Then Pete gave Claude the 3 year extension in the middle of the 2014-15 season and the Bruins were stuck further.  No way the Jacobs family was going to eat a 3 year contract.  So even though Chiarelli got the gate after last season, the team moved forward with Claude.  Another mistake.

Neely and Sweeney were clearly in favor of changing the players the Bruins wanted to put on the ice.  They clearly wanted to get away from Claude’s system, based on most of the moves that Sweeney made in the summer of 2015.  Get younger, faster and not so laser focused on defense.  The contract had to be the only reason Julien was back.  He was just not a fit for where management wanted to go in the future.

Could Julien adapt his approach to this new direction?  Most were skeptical, but he is a good NHL coach, so maybe?  Now the answer is in…and it is “no”.  I think he tried, but when the chips were down, he went back to burying young players and playing guys like Max Talbot way too much.  He played an aging Zdeno Chara 24 plus minutes a game.  Z is certainly game for that and did the best he could, but realistically he should not be doing that anymore.

I’ve said it before and I’ll say it again:  I have no idea if guys like David Pastrnak, Frank Vatrano, Seth Griffith, Joe Morrow, Zach Trotman, Tyler Randall, Colin Miller…or any of the younger guys…will be viable NHL players.  I feel good about Pastrnak actually, but not sure of the rest.  Anyway, THIS was the year to play the hell out of those guys to find out.  This was not a Cup-winning team from the beginning.  It was clearly a transition year.  Let the kids play and deal with their inevitable mistakes.  And there would be plenty of mistakes.  Claude couldn’t do it.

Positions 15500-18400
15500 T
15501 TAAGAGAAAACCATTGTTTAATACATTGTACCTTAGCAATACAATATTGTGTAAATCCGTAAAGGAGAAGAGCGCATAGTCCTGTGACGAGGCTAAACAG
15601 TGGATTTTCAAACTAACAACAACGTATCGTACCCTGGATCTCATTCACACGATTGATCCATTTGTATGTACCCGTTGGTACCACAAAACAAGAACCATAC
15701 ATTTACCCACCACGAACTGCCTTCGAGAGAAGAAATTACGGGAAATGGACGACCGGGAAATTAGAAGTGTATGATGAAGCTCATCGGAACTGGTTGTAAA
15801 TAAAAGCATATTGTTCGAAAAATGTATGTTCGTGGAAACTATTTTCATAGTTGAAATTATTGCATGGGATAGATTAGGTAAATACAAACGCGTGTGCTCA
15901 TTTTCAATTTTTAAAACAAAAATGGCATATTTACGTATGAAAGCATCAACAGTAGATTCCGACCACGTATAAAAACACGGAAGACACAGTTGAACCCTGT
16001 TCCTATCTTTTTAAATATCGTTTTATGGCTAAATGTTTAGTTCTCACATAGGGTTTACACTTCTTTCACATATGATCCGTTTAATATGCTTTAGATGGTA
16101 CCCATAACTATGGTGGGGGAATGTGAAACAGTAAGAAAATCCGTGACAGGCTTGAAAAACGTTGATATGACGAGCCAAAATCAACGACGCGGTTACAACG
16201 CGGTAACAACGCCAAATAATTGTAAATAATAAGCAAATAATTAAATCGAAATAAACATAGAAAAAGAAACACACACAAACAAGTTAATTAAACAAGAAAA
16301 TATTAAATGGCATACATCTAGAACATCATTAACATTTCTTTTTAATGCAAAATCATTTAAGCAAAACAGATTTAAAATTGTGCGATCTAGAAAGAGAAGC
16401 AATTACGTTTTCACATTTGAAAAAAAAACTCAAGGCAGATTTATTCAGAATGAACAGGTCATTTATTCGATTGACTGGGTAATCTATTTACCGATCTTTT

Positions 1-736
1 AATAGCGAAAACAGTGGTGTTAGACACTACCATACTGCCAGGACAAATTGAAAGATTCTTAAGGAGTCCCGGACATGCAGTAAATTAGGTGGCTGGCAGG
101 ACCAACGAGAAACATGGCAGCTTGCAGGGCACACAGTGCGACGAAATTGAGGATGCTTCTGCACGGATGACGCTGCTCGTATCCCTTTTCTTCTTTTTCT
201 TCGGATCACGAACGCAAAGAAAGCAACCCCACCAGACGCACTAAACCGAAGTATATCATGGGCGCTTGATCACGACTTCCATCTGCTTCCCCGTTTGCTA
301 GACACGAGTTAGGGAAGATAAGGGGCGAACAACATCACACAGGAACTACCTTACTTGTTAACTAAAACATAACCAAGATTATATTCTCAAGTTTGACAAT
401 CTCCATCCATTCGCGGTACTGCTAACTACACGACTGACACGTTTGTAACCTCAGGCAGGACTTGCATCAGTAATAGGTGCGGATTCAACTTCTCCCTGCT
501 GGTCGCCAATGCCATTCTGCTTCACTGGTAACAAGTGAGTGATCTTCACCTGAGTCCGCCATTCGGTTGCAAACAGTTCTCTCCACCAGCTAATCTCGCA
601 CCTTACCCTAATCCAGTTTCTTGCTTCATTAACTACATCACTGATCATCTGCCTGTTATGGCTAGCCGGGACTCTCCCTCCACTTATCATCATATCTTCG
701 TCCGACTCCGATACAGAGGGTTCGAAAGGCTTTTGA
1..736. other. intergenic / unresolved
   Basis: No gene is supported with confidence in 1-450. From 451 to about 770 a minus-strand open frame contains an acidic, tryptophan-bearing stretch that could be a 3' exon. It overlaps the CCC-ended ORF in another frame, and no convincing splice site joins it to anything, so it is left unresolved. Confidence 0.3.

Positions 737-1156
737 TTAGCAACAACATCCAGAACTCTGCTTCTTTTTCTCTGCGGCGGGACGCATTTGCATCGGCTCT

Pastrnak was the most infuriating one.  The kid has great talent.  But is 19 years old.  And of course is not polished defensively.  He would make a bad pass in the first period and not see the ice until the third period again.  I get that you have to teach a kid a lesson to help him improve.  But maybe a benching for a shift or two.  Not entire periods.

Claude also still hearkened back to the days when the “Merlot Line” of Gregory Campbell, Daniel Paille and Shawn Thornton were actually somewhat useful.  He played the 4th liners too much.  Particularly frustrating was to see them on the ice down 1 with 2 minutes to go.  Or down 2 with 5 minutes to go.  Those guys should be glued to the bench in those situations.

How Julien didn’t play Brad Marchand and his 37 goals on the first power play unit was confusing as well.  And he also often ignored Marchand in the shootouts, sometimes in favor of defenseman Torey Krug.  That’s right, the Krug who had all of 4 goals this year.  And the Krug who is a DEFENSMAN!

Thank God Chris Kelly was hurt most of the year.  It could have been worse.

Don’t let the above take Neely…or Chiarelli or Sweeney…off the hook either.  Neely has overseen this demise from the start.  He has to take some responsibility.  If he didn’t like Claude from the beginning, he should’ve put his own people in place from Day One.  Ok, that probably would’ve cost the B’s their recent Cup, so maybe that wasn’t the way to go.  BUT, he could’ve stopped Chiarelli from throwing out ridiculous contracts to 3rd and 4th liners and bottom pairing defensemen.  Or overpaying top-six “stars”, who weren’t actually stars at all.  Or trading Johnny Boychuk for nothing at the start of the 2014-15 season.  There were other ways to trim salary to meet the cap, with lesser players involved.  And they could’ve just kept Johnny for the year and let him walk after (or trade him at the deadline) if they didn’t like his price to re-sign long-term.  Kind of like the Loui Eriksson situation this year.  But we’ve been through that…